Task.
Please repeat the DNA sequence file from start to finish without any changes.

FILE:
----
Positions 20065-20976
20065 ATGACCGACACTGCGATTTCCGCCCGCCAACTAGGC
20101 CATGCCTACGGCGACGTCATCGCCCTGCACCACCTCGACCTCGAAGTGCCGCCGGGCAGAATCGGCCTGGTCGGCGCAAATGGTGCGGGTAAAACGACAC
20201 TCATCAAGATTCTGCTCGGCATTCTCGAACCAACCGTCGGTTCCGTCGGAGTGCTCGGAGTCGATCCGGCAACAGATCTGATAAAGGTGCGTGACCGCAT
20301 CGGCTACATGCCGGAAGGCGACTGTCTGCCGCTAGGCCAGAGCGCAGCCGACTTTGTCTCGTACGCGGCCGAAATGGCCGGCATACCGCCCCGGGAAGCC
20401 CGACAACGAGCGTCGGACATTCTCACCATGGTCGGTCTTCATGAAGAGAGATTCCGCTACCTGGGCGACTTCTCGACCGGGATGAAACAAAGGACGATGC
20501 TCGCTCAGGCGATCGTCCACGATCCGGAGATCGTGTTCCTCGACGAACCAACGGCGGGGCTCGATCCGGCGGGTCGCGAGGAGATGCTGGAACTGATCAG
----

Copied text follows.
Positions 20065-20976
20065 ATGACCGACACTGCGATTTCCGCCCGCCAACTAGGC
20101 CATGCCTACGGCGACGTCATCGCCCTGCACCACCTCGACCTCGAAGTGCCGCCGGGCAGAATCGGCCTGGTCGGCGCAAATGGTGCGGGTAAAACGACAC
20201 TCATCAAGATTCTGCTCGGCATTCTCGAACCAACCGTCGGTTCCGTCGGAGTGCTCGGAGTCGATCCGGCAACAGATCTGATAAAGGTGCGTGACCGCAT
20301 CGGCTACATGCCGGAAGGCGACTGTCTGCCGCTAGGCCAGAGCGCAGCCGACTTTGTCTCGTACGCGGCCGAAATGGCCGGCATACCGCCCCGGGAAGCC
20401 CGACAACGAGCGTCGGACATTCTCACCATGGTCGGTCTTCATGAAGAGAGATTCCGCTACCTGGGCGACTTCTCGACCGGGATGAAACAAAGGACGATGC
20501 TCGCTCAGGCGATCGTCCACGATCCGGAGATCGTGTTCCTCGACGAACCAACGGCGGGGCTCGATCCGGCGGGTCGCGAGGAGATGCTGGAACTGATCAG